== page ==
This Is the Only No-Fail Way to Tell If an Egg Is Bad
Because who knows how long it's been in the fridge?
Have you ever wondered how long that carton of eggs can last in your refrigerator? Weeks, months, maybe years?! (Okay, maybe not years...) Here's everything you need to make sure your eggs are still fresh and high quality no matter how long you've had them.
Signs of a Spoiled Egg
The best way to determine if your egg is spoiled is by cracking it open into a bowl. If the egg white is pink or iridescent this is an indication of spoilage due to Pseudomonas bacteria. Some of these bacteria can make us sick when eaten and they will produce a greenish, fluorescent, water-soluble color. Also, a spoiled egg (cooked or raw) will have an unpleasant odor once you crack it open.
Per the USDA Food Safety and Inspection Services (FSIS), an egg can float in the water when the air cell has enlarged just enough to keep it bouyant. This means the egg is old, but it may be absolutely safe to eat. To check if it is safe to eat, crack the egg in a bowl and check for an off-odor or unusual appearance before determining whether to use or discard. A spoiled egg has a terribly unpleasant odor when you crack it open — whether raw or cook.
How to Keep Eggs from Spoiling
It is important to always remember that eggs are a raw agricultural commodity. According to Deana R. Jones, PhD, Deana R Jones, PhD, a research food technologist at the U.S. National Poultry Research Center, USDA Agricultural Research Service, Egg Safety and Quality Research Unit, “Safe handling practices, refrigeration, hand washing, and care to prevent cross-contamination are always advised – as with any raw agricultural commodity.” She recommends that eggs be continuously stored in the refrigerator at 45 degrees F or below.
Eggs should also be stored in their original carton on a shelf in the refrigerator and not in the door. “Cartons are designed to prevent breakage, as well as insulate the egg to reduce temperature changes,” explains Jones. Also, minimizing how many times you open and close that refrigerator can help minimize spoilage. Every time the door of the refrigerator is opened the refrigerator experiences temperature changes. So know what you are looking for before you open it!
But it’s not just about refrigerating eggs, where you purchase your eggs from and the steps you take until you cook with it are just as important.
Where to Buy Your Eggs
To help ensure the safety of your eggs, always purchase eggs from a refrigerated case. Select eggs with clean, uncracked shells. Look for the USDA-grade shield or mark. Grading eggs is mandatory and eggs must meet standards for quality and size (like large, extra-large, and jumbo). The “Use by,” “Use before,” or “Best before” date indicates a period that the eggs should be consumed before overall quality diminishes.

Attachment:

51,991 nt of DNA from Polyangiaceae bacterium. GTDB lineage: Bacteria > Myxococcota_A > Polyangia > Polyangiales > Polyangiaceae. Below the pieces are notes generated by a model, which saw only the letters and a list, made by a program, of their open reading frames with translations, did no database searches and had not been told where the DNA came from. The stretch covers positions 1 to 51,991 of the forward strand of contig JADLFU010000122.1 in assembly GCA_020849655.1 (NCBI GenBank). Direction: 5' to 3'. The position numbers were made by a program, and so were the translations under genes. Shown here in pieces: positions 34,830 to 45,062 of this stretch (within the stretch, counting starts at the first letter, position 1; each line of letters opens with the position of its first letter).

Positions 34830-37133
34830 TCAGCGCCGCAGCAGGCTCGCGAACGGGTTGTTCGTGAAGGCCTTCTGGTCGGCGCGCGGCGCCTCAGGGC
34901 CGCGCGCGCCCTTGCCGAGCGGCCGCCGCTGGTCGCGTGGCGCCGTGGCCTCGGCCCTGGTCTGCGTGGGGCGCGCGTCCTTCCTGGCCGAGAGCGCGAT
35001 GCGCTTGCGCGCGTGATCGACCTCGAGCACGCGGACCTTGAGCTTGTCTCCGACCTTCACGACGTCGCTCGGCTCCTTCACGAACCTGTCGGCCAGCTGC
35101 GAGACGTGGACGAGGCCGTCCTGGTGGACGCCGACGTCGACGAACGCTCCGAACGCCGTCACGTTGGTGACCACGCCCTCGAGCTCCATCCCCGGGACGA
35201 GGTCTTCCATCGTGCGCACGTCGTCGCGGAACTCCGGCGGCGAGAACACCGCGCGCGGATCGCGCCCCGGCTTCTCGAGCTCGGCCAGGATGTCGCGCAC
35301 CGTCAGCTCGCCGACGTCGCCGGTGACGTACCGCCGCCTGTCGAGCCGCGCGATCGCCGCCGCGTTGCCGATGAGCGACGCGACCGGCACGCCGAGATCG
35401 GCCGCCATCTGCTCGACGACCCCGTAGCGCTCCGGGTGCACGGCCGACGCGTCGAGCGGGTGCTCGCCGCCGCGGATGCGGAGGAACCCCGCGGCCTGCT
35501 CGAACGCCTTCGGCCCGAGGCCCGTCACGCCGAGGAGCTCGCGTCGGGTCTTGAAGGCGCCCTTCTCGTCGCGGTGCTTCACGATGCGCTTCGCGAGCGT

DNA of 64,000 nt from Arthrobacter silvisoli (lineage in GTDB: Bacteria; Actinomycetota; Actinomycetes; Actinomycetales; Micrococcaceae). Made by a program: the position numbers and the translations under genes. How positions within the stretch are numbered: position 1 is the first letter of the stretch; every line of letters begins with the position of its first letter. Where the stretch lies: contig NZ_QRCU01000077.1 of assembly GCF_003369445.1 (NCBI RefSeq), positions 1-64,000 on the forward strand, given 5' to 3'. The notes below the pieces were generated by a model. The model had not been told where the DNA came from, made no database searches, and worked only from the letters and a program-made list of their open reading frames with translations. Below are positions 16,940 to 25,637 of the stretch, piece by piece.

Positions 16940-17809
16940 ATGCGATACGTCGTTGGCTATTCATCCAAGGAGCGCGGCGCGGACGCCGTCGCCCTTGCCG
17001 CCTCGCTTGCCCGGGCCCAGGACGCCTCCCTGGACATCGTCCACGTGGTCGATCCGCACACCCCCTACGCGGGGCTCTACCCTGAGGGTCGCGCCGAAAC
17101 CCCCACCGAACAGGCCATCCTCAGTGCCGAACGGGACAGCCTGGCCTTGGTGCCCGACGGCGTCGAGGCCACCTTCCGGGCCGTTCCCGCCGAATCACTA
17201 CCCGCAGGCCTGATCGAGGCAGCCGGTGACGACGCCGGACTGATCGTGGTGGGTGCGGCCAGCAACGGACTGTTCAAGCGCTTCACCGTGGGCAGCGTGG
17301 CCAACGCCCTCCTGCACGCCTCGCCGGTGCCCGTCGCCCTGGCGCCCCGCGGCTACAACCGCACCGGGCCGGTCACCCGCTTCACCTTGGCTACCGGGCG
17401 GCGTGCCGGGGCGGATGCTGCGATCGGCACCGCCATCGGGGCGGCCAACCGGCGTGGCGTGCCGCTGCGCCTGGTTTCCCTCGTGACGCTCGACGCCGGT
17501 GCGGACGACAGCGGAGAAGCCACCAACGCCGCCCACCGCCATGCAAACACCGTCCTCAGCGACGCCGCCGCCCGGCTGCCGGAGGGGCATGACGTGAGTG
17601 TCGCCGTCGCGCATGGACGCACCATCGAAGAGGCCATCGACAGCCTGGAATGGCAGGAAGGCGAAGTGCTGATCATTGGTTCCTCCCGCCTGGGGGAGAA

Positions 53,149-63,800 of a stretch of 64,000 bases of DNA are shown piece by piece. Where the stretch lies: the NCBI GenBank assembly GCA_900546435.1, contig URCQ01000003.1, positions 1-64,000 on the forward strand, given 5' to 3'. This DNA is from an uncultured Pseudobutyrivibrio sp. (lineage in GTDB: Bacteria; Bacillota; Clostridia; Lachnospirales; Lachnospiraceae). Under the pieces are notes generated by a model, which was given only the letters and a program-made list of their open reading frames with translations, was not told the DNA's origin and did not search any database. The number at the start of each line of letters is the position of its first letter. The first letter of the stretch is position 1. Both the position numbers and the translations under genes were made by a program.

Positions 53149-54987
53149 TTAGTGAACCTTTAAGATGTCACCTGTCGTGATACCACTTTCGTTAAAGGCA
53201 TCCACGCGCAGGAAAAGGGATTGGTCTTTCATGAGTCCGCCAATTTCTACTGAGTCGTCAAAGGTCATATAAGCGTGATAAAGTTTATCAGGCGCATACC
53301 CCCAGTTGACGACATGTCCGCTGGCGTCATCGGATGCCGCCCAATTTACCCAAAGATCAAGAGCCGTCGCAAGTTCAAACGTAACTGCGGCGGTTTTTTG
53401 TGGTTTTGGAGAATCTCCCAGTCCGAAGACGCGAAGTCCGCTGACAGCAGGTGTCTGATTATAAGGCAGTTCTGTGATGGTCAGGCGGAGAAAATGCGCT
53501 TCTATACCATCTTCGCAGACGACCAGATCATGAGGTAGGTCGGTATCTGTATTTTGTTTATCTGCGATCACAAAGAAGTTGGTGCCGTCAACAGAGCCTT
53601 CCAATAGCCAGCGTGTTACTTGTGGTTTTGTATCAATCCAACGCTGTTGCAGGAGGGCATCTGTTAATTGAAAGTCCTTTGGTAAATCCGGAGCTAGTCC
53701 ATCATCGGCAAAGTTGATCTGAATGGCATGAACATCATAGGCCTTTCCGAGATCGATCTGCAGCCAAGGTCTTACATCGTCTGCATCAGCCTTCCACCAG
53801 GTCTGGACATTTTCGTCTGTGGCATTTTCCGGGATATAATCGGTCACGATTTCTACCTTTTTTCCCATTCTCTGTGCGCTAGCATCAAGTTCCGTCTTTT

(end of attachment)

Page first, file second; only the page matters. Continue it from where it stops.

Once you purchase your eggs, do not let them sit in a hot car for too long. At room temperature, do not leave them out over two hours and if the temperature is sweltering hot (90 degrees F or higher) then no more than one hour. Once you get home, store your eggs immediately in the refrigerator.
Why Do We Refrigerate Eggs?
If you have visited other countries, not all countries keep eggs in the refrigerator — so why should we? Where you store your eggs depends on where they’re produced. In the early 1970's there was concern about food spoilage and foodborne illness. As such, U.S. egg producers began washing and refrigerating their eggs. Other countries like Canada, Japan and Scandinavia began to do the same thing. However, the European Union doesn’t wash or refrigerate their eggs. As such, they are kept at room temperature at home and in stores. Washing eggs removes a thin, protective “cuticle” or membrane that prevents Salmonella and other bacteria from penetrating into the shell. The argument is that washing the eggs washes away the cuticle, which then makes refrigeration necessary to prevent foodborne illness.
At home, it is not recommended to wash your eggs before storing or before using. The wash water can seep into the egg through the pores in the shell and lead to contamination. As per government regulations, USDA graded eggs are carefully washed and sanitized using compounds that meet FDA regulations.
How to Prepare Your Eggs Safely
There are other simple steps you can take to ensure that your eggs are safe to eat. These include:
- Wash any utensils, equipment and work areas with hot, soapy water before and after in contact with eggs.
- Do not keep eggs outside the refrigerator for more than two hours. If a recipe calls for eggs at room temperature than they should sit out a max of two hours.
- Raw eggs and other ingredients should be combined according to the recipe directions and cooked immediately or refrigerated and cooked within 24 hours.
- Always cook eggs until both the white and yolk are firm. The only exception is with pasteurized eggs.
- Cook casseroles and other dishes containing eggs to a minimum internal cooking temperature of 160 degrees F. Use a food thermometer to make sure this temperature is met.
- Serve cooked eggs and egg dishes immediately after cooking, or place them in shallow containers for quick cooling and refrigerate quickly for later use.
- Any leftover cooked eggs or egg dish should be used within three to four days.
There are many options for consumers when purchasing eggs. Regardless of the type of eggs purchased, eggs are affordable, functional, and nutrient dense. Following simple food safety guidelines can help ensure the quality and safety of your eggs.